Attack of the Fermi desktops: More gaming PC builders announce systems with new Nvidia graphics cards

Summary:Seemingly minutes after I posted about CyberPower announcing gaming computers with the brand-new Nvidia GeForce GTX 470 and GTX 480 DirectX 11 cards—part of the so-called Fermi platform—a slew of other system builders announced their own Fermi desktops. Though these are pretty much existing lines that just have the new cards as upgrade options, in sum they represent a range of prices.

Seemingly minutes after I posted about CyberPower announcing gaming computers with the brand-new Nvidia GeForce GTX 470 and GTX 480 DirectX 11 cards—part of the so-called Fermi platform—a slew of other system builders announced their own Fermi desktops. Though these are pretty much existing lines that just have the new cards as upgrade options, in sum they represent a range of prices. Of course, that range starts at about $2,000 and can quickly escalate from there.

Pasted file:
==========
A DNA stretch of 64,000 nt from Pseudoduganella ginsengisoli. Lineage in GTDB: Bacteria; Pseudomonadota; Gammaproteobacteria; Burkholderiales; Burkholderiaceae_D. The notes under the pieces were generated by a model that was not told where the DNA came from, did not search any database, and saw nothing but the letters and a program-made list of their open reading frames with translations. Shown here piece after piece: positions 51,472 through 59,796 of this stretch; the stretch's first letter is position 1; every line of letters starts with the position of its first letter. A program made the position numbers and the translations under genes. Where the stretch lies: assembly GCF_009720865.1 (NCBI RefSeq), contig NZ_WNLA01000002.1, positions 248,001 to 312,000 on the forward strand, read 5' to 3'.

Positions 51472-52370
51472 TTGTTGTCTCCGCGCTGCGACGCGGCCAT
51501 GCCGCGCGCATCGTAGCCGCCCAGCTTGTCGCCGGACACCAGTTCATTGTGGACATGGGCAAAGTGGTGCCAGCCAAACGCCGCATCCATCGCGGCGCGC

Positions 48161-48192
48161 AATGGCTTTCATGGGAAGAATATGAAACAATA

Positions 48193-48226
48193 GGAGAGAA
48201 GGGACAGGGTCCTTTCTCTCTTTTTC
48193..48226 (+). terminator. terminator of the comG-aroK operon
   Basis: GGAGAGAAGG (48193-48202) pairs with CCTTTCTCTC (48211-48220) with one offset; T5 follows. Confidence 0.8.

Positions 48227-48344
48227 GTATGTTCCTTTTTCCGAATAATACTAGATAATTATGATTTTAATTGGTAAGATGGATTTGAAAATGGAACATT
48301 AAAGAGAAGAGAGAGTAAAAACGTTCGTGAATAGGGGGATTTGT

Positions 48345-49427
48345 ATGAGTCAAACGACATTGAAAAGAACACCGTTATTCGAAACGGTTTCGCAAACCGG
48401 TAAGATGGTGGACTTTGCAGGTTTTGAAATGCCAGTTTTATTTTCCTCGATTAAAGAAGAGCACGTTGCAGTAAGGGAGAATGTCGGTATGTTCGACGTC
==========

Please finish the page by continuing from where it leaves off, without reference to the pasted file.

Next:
At that "low" end, you can get a Falcon Northwest Talon with a GTX 470 for as little as $1,851.77, a Maingear Shift with a GTX 470 for $2,099 or a Velocity Micro Edge Z55 with a GTX 470 for $2,114. You can tack on another couple hundred dollars to move up to the GTX 480. With deeper pockets comes the opportunity to added two or even three of the new boards in an SLI configuration. You can still stay under $3,000 with a Shift with two GTX 470s ($2,519) or a Falcon NW Mach V with a pair of GTX 470s ($2,900.71).

But what fun is just a dual-SLI setup? If price is no option, you can get three Fermi cards and choose the latest top-end processor, the six-core Intel Core i7-980X Extreme Edition, at the same time. For $5,864 Origin PC will overclock the i7-980X to 4.4GHz and liquid-cool a trio of GTX 480Xs.

One notable omission from the Fermi list is Alienware, though you know it's just a matter of time before that gaming PC leader will make its own announcement.

Topics: Hardware, Security

About

Sean Portnoy started his tech writing career at ZDNet nearly a decade ago. He then spent several years as an editor at Computer Shopper magazine, most recently serving as online executive editor. He received a B.A. from Brown University and an M.A. from the University of Southern California.

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